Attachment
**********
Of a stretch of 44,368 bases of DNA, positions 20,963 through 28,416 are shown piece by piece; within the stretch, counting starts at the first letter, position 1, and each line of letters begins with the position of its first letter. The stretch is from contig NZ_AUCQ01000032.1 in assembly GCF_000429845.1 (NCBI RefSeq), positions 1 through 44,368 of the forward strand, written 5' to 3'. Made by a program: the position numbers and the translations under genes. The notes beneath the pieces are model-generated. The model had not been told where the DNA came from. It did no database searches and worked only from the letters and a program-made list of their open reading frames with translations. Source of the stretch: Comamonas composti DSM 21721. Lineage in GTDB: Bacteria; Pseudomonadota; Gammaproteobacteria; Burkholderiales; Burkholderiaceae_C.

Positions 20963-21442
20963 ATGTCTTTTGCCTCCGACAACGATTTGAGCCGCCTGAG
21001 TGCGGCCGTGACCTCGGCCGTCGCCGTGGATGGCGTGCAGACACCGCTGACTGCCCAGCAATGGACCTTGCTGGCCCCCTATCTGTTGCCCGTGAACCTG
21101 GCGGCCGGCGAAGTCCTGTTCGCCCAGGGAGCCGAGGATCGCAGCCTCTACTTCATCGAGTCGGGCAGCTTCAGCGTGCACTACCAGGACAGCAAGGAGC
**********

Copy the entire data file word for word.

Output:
Of a stretch of 44,368 bases of DNA, positions 20,963 through 28,416 are shown piece by piece; within the stretch, counting starts at the first letter, position 1, and each line of letters begins with the position of its first letter. The stretch is from contig NZ_AUCQ01000032.1 in assembly GCF_000429845.1 (NCBI RefSeq), positions 1 through 44,368 of the forward strand, written 5' to 3'. Made by a program: the position numbers and the translations under genes. The notes beneath the pieces are model-generated. The model had not been told where the DNA came from. It did no database searches and worked only from the letters and a program-made list of their open reading frames with translations. Source of the stretch: Comamonas composti DSM 21721. Lineage in GTDB: Bacteria; Pseudomonadota; Gammaproteobacteria; Burkholderiales; Burkholderiaceae_C.

Positions 20963-21442
20963 ATGTCTTTTGCCTCCGACAACGATTTGAGCCGCCTGAG
21001 TGCGGCCGTGACCTCGGCCGTCGCCGTGGATGGCGTGCAGACACCGCTGACTGCCCAGCAATGGACCTTGCTGGCCCCCTATCTGTTGCCCGTGAACCTG
21101 GCGGCCGGCGAAGTCCTGTTCGCCCAGGGAGCCGAGGATCGCAGCCTCTACTTCATCGAGTCGGGCAGCTTCAGCGTGCACTACCAGGACAGCAAGGAGC